The amendments did not satisfy environmental and social justice organizations worried that the legislation will make them vulnerable to $1 million fines for advocating or supporting protests that involve protected infrastructure. Nor did the committee amendments alleviate concerns that the bill was designed to chill free speech and target environmental advocates, said the ACLU’s King. An amendment to define impeding as only including actions “not authorized by law” wouldn’t protect advocates, she said.

“Does it have to be laid out explicitly in state law how you can advocate?” she said.

Industrial assets critical to society

Bill sponsors say the industrial interests represented at the committee meeting manage private assets that are critical public infrastructure because of the essential services they provide and the far-reaching effects of their destruction. Industry representatives supported that contention.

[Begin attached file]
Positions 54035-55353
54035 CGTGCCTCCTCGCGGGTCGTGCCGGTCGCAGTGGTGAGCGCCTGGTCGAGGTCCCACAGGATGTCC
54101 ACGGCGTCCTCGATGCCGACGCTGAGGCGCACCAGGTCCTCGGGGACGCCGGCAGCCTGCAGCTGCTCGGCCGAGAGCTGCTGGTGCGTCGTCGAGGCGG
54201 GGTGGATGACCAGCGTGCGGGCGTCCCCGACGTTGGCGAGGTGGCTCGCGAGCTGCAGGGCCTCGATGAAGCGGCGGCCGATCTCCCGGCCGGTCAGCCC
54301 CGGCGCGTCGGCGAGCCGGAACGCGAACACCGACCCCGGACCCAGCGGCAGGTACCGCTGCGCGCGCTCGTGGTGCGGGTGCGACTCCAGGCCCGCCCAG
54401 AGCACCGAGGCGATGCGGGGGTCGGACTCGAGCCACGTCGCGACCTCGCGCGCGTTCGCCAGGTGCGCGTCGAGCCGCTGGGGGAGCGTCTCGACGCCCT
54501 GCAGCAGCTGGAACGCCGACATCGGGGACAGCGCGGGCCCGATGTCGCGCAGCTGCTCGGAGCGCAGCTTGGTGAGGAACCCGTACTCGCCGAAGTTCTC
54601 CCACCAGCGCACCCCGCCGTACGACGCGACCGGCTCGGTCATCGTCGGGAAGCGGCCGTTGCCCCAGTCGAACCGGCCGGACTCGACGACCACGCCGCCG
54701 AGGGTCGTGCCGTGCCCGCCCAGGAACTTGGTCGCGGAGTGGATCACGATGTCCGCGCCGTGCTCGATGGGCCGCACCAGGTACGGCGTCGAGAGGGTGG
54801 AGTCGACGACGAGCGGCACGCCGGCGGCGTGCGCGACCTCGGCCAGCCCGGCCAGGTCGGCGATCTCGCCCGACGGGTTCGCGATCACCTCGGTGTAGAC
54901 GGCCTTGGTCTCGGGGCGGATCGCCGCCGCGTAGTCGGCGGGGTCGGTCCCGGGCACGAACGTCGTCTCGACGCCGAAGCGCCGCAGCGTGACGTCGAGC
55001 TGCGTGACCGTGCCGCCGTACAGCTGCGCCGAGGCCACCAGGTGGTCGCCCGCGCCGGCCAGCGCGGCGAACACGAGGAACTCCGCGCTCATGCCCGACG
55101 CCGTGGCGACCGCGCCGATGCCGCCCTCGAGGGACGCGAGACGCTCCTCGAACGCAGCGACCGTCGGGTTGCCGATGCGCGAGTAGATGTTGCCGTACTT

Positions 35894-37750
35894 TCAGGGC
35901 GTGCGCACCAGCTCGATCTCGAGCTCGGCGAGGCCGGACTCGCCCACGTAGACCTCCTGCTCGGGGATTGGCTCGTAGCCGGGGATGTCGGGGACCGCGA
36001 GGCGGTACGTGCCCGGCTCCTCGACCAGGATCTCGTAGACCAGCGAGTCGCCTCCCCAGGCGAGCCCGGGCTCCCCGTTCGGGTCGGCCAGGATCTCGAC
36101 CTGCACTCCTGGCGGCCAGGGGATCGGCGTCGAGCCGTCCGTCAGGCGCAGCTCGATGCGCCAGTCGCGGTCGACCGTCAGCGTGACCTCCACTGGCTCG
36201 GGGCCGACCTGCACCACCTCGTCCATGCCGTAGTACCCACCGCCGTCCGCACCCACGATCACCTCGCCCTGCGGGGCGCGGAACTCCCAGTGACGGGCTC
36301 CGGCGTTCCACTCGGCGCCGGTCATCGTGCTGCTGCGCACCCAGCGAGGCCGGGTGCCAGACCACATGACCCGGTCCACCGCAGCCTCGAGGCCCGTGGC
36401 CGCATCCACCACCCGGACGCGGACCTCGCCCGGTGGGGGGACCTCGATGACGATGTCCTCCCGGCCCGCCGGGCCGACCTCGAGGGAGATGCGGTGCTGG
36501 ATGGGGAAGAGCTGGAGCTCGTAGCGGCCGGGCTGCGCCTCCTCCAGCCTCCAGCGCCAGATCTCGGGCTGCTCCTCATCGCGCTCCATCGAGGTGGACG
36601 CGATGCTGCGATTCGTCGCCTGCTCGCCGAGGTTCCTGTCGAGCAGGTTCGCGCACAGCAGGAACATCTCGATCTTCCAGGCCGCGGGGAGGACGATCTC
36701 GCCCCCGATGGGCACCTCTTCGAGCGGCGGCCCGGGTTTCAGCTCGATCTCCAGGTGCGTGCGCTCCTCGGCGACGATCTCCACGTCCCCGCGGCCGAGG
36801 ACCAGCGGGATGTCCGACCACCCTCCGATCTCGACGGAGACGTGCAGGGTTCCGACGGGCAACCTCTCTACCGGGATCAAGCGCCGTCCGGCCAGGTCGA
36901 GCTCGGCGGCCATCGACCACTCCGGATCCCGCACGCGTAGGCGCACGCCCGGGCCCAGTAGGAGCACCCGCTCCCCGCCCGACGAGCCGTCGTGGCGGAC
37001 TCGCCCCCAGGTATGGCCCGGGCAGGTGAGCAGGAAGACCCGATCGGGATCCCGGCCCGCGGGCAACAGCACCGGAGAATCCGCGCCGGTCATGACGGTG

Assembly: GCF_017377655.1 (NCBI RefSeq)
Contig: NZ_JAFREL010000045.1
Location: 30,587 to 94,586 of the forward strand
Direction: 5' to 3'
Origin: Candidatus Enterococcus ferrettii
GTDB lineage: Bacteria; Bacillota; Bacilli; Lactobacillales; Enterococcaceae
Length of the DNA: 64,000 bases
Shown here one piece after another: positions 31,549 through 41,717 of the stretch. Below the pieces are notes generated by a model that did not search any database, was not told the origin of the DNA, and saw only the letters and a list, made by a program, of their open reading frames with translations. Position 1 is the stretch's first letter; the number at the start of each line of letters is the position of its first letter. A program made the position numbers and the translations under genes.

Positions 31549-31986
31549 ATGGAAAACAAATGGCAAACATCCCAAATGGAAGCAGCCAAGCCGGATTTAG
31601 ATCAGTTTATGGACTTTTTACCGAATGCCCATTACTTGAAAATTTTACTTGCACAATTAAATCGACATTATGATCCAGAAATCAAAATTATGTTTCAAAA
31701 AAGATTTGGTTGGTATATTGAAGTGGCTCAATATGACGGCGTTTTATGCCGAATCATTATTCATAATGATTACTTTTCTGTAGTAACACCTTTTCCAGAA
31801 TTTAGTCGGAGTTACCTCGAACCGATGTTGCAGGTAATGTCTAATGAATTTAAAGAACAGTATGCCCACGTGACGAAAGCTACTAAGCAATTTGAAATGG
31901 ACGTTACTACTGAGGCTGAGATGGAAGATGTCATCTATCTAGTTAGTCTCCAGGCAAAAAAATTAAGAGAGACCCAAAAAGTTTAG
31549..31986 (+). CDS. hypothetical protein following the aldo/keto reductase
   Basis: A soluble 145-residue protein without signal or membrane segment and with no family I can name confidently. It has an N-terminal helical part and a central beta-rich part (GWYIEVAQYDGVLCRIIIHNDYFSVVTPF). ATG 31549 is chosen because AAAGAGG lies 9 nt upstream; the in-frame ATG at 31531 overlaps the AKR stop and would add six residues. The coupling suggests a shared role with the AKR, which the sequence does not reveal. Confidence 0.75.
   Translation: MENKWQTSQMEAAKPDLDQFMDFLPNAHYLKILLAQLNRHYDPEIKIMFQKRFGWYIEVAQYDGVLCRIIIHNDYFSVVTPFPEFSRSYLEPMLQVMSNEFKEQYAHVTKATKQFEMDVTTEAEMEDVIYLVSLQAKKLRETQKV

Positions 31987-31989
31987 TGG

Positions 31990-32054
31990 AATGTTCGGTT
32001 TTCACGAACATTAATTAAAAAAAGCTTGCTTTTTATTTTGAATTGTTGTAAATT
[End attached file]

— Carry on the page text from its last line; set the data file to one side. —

“If you destroy a pipeline that’s going to homes that are trying to keep warm during the wintertime,” said Bruce Hinchey, president of the Petroleum Association of Wyoming, “you’re going to not only hurt the pipeline and the company that spent several hundred million dollars just to build the thing … you get to the homes where they don’t have the natural gas and all those homes are going to be freezing. I don’t know how those people are going to keep warm or cook their food.”

It’s not just individual bad actors, Hinchey said. “Environmental organizations do actually say that people should go and do things like this,” he said.

Wyoming Outdoor Council lobbyist Steff Kessler told lawmakers she has never heard of a Wyoming environmental group advocating “ecoterrorism” in her decades-long career in the state.

Opponents argued laws about trespassing and vandalism are already on the books. They say the bill is a reactionary response to recent high-profile protests against certain fossil fuel projects.